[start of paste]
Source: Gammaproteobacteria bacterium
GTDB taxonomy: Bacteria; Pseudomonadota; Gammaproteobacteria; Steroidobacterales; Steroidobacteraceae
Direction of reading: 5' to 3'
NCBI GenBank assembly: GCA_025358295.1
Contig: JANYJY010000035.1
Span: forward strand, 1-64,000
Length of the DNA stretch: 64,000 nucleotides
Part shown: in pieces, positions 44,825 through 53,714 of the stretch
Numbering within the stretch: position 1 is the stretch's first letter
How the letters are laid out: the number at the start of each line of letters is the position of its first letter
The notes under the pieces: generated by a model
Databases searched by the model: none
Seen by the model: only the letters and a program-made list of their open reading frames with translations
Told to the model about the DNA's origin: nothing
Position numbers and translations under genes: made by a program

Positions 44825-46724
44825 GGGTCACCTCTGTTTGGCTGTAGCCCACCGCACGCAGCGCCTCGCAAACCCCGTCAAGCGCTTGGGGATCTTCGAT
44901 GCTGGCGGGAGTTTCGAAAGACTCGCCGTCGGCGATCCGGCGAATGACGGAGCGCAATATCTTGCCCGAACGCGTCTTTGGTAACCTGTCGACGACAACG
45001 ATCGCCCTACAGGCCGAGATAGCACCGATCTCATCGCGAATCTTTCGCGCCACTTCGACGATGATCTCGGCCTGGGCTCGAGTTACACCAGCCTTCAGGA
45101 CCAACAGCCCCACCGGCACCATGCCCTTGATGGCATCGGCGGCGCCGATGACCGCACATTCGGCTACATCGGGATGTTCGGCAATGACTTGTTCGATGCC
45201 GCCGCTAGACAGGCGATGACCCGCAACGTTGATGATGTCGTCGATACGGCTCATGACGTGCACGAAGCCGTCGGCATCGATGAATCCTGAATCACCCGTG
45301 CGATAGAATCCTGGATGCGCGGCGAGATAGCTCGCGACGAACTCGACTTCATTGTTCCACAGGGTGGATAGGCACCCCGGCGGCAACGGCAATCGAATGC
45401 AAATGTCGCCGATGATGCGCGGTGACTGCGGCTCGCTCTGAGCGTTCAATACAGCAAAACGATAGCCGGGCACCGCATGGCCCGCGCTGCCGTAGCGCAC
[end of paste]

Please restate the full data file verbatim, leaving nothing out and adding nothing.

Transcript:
Source: Gammaproteobacteria bacterium
GTDB taxonomy: Bacteria; Pseudomonadota; Gammaproteobacteria; Steroidobacterales; Steroidobacteraceae
Direction of reading: 5' to 3'
NCBI GenBank assembly: GCA_025358295.1
Contig: JANYJY010000035.1
Span: forward strand, 1-64,000
Length of the DNA stretch: 64,000 nucleotides
Part shown: in pieces, positions 44,825 through 53,714 of the stretch
Numbering within the stretch: position 1 is the stretch's first letter
How the letters are laid out: the number at the start of each line of letters is the position of its first letter
The notes under the pieces: generated by a model
Databases searched by the model: none
Seen by the model: only the letters and a program-made list of their open reading frames with translations
Told to the model about the DNA's origin: nothing
Position numbers and translations under genes: made by a program

Positions 44825-46724
44825 GGGTCACCTCTGTTTGGCTGTAGCCCACCGCACGCAGCGCCTCGCAAACCCCGTCAAGCGCTTGGGGATCTTCGAT
44901 GCTGGCGGGAGTTTCGAAAGACTCGCCGTCGGCGATCCGGCGAATGACGGAGCGCAATATCTTGCCCGAACGCGTCTTTGGTAACCTGTCGACGACAACG
45001 ATCGCCCTACAGGCCGAGATAGCACCGATCTCATCGCGAATCTTTCGCGCCACTTCGACGATGATCTCGGCCTGGGCTCGAGTTACACCAGCCTTCAGGA
45101 CCAACAGCCCCACCGGCACCATGCCCTTGATGGCATCGGCGGCGCCGATGACCGCACATTCGGCTACATCGGGATGTTCGGCAATGACTTGTTCGATGCC
45201 GCCGCTAGACAGGCGATGACCCGCAACGTTGATGATGTCGTCGATACGGCTCATGACGTGCACGAAGCCGTCGGCATCGATGAATCCTGAATCACCCGTG
45301 CGATAGAATCCTGGATGCGCGGCGAGATAGCTCGCGACGAACTCGACTTCATTGTTCCACAGGGTGGATAGGCACCCCGGCGGCAACGGCAATCGAATGC
45401 AAATGTCGCCGATGATGCGCGGTGACTGCGGCTCGCTCTGAGCGTTCAATACAGCAAAACGATAGCCGGGCACCGCATGGCCCGCGCTGCCGTAGCGCAC